The majority, on the other hand, held that ss. 230(1) and 235(1) do not apply universally to all employees who fall under Part III of the Code, narrowly interpreting them to apply only to those employees who fall outside the scope of the Unjust Dismissal provisions (para 47). In other words, ss. 230(1) and 235(1) only apply to the dismissal of a manager, a dismissal due to lack of work or discontinuance of a function, or, in the case of s.230(1), to employees who have worked for less than twelve, but more than three months. This effectively narrows the application of ss. 230(1) and 235(1) to a small minority of non-unionized federal employees. Under this interpretation, instead of providing mandatory severance and notice requirements, in addition to a procedural mechanism for challenging the justness of a dismissal, the SCC has held that the main purpose of the Unjust Dismissal provisions of the Code is to define whether or not a dismissal has been just, and in so doing, the SCC has narrowed the application of the provisions of the Code which may have helped make a dismissal just in the first place.
As is noted in the dissent, the consequences of the majority’s decision go beyond creating an onus on employers to provide reasons showing why a dismissal is justified. This interpretation risks guaranteeing employees of federally regulated businesses “lifelong job tenure,” provided the employee never does something that technically qualifies as “just cause” for dismissal (para 99). Alternatively, it may result in employers pursuing dismissals for cause, with all their inherent stigma, rather than a negotiated settlement with the employee in order to avoid the risk of an unjust dismissal claim. The SCC’s majority view fails to consider the multitude of reasons that an employer could have for dismissing an employee, and instead of noting the totality of circumstances surrounding a dismissal, holds that the “justness” of a dismissal is determined solely on whether or not “just cause” was satisfied. This determination deprives the adjudicator of the power to consider whether or not a dismissal was unjust under s.242(3), and instead requires the adjudicator to automatically conclude that a dismissal without cause is unjust, regardless of the notice and severance pay provided by the employer. Further, the decision stops short of providing a meaningful guide for employers to define what constitutes “just cause”, though the majority does stress the importance of progressive discipline, suggesting that this is an appropriate route to a “just” dismissal (paras. 53 – 55). No matter what, the Court has ruled that federal employers must provide “reasons” for a dismissal.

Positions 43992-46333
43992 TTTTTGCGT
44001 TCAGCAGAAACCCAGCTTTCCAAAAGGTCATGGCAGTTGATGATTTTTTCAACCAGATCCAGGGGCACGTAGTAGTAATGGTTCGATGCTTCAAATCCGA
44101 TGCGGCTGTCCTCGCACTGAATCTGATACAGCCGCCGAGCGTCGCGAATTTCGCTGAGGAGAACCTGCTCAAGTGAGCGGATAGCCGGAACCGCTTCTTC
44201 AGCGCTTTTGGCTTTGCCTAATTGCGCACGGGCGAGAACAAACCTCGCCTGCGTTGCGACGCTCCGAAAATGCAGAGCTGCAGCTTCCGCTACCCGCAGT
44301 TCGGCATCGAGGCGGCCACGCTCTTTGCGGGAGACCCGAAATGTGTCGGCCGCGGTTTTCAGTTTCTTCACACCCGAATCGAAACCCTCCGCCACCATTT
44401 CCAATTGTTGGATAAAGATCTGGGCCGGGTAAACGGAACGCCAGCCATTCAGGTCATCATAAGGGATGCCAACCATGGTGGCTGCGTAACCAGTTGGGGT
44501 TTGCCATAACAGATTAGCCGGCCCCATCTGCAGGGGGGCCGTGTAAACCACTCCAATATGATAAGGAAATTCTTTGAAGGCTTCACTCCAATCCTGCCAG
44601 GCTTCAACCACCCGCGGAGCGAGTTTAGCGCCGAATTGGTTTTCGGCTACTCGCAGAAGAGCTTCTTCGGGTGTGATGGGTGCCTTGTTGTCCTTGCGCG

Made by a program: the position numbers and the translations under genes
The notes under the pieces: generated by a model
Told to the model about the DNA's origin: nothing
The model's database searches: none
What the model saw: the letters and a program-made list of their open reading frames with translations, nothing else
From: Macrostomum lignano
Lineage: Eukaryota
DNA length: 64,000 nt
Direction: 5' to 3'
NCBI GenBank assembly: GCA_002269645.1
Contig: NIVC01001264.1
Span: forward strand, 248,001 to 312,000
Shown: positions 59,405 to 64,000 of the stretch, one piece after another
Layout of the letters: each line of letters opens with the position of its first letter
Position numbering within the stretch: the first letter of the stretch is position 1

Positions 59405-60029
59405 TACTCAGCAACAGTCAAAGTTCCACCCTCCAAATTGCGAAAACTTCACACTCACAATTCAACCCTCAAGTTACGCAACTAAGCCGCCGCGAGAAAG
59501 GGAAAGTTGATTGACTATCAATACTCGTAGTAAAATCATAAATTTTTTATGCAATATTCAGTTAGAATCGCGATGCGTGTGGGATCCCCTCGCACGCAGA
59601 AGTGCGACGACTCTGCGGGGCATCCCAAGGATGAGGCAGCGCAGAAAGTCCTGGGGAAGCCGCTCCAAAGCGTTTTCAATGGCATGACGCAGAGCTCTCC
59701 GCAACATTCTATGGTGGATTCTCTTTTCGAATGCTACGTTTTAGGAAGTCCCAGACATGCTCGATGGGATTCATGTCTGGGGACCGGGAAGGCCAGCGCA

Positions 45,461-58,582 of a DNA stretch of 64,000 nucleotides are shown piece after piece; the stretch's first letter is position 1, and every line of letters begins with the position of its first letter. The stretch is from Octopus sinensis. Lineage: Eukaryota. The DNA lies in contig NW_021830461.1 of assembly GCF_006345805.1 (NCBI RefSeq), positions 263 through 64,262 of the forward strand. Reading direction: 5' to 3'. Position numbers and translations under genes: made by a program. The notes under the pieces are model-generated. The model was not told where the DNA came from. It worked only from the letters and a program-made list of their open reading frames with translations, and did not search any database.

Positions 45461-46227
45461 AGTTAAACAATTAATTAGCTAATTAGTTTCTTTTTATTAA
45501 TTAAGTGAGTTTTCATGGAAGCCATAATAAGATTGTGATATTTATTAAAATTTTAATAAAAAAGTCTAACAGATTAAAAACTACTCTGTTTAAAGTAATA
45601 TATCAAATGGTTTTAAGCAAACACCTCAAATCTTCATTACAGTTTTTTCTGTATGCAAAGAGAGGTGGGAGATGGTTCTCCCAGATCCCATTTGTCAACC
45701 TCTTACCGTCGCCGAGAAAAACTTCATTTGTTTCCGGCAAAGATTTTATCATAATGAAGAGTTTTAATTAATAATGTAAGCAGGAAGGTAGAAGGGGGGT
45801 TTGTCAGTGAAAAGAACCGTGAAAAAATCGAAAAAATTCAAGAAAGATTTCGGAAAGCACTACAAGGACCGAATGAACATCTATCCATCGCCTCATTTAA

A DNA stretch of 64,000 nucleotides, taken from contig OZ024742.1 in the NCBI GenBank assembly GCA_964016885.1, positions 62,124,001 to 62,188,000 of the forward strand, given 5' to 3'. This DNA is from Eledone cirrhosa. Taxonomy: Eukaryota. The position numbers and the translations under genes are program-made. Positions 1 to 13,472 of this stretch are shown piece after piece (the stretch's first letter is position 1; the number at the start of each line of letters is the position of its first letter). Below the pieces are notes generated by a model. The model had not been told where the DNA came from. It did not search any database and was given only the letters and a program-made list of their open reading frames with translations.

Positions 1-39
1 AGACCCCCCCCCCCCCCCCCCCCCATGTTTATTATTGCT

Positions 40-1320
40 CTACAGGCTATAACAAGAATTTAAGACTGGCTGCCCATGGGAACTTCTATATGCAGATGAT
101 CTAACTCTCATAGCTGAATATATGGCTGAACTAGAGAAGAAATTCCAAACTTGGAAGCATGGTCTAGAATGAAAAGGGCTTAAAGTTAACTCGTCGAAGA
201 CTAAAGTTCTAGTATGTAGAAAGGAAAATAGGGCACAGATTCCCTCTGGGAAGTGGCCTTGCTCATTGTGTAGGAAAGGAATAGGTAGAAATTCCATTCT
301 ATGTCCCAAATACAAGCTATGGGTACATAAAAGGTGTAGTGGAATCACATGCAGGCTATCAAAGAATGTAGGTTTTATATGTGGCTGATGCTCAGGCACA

This decision will have vast consequences for both federally regulated employees and employers, including First Nation employers. Not only have the positive rights to statutorily defined notice periods and severance pay been stripped from the majority of employees under Part III of the Code, but it also binds federal employers to employees, who, for a variety of reasons might not be a good fit for their business. In light of this decision, it will be important for federally regulated employers to review their employment policies and agreements to ensure compliance with the results of this complex ruling. As the dissent noted (para. 98), under section 168(1) of the Code, the common law still applies and employment contracts that confer greater rights or benefits than Part III of the Code will prevail over the statute.